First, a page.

". . . blogger Newman is incensed that The Plain Dealer even cares where the language came from. "But we do -- and voters should, too. Here's why: We need to know who is speaking. Is it a responsible, elected public official, or an Internet dilettante? Or is theirs a seamless relationship that makes a vote for Brown a vote for or the Daily Kos? In their minds, does it make a difference? "In ours, it does. "Brown, a bright, energetic liberal who has gone almost 15 years with this page's endorsements and without a serious challenge, has let his campaign skills get out of shape. This transgression shows a staff that's already intellectually gassed -- and the race has yet to begin. What will happen once the gun sounds?"
Ach! I don't even know where to start. First, Newman, a published author who holds a Ph.D. in Sociology and a JD from Yale, is hardly an internet dilettante, and were the Plain Dealer's editorial writers not so "intellectually gassed" themselves they'd do a little research and properly inform their readers of the credentials of their source. The PD doesn't want readers to know that Newman is a legal scholar of a rather fine caliber, since that would call into question their claim that Newman's dismissal of the plagiarism charge is light and insubstantial. Moreover, by reading Newman--who has a true lawyer's gift for putting complex positions into clear succinct language --Brown and his staffers are showing that in fact they are indeed sharp enough and studied enough to run a well-armed campaign against DeWine, who will, as this whole plagiarism affair reveals, play the all too usual role of ad hominem attacking Republican. What's sad, as Newman himself has said, is that the PD's readers aren't getting anything about the substance of what his post revealed about Alito's judicial record--rather what they get instead is the PD pinching a story of talking points that were no doubt supplied by the DeWine campaign itself. To plagiarize the old saying: it's the pot calling the kettle--well, no it's not, since in this case neither Brown nor Newman come off as dark and obfuscatory but the PD does.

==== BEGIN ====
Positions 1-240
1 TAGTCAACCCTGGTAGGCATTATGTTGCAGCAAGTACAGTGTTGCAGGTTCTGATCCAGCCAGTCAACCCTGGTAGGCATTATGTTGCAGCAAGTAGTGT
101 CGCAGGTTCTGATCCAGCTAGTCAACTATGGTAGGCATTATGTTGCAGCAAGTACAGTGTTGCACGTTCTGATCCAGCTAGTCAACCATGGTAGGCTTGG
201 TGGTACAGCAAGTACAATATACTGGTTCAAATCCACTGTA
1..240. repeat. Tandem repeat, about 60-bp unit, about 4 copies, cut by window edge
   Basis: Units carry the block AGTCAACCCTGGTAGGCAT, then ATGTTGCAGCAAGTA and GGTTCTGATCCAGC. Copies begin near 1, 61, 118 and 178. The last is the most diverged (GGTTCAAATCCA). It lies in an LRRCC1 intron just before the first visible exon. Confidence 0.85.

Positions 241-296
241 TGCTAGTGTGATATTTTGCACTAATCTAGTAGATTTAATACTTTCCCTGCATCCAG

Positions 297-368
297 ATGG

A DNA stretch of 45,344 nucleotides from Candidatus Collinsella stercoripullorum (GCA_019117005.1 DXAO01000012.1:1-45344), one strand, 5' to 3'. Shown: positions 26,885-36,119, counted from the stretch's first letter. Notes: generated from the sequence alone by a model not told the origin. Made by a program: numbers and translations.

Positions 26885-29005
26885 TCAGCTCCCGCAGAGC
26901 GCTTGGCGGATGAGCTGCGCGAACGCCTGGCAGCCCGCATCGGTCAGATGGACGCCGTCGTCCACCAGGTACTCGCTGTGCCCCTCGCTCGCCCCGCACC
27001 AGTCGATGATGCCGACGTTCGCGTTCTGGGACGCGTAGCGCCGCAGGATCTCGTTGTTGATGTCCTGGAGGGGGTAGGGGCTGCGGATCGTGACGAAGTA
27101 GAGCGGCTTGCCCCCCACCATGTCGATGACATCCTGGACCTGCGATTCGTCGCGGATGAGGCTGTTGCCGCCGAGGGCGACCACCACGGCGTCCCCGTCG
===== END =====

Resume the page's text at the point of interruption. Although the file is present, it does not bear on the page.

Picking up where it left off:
At 11:15 AM, Anonymous Anonymous said...

Not to defend The PD's editorial ... but, come on, if a buddy said it was OK with him if you put your name on his old term paper, does that make it right? If the White House tells a TV news show it's OK to put the station's logo on a tape actually generated by a GOP-paid flack, is that proper? Sherrod plagiarized. I think the PD's editorial made too much out of it, but, geez, let's not be as knee-jerk as those GOP senators who were flooding the airwaves even before Scooter was indicted, trying to explain how breaking the law wasn't really, you know, against the law.

At 11:37 AM, Blogger Kossuth said...

By your standards George W Bush--or any other politician for that matter--is a plagiarist every time he gives a speech without acknowledging that the language contained within it is the work of a staff of speech writers named David Frum and whomever.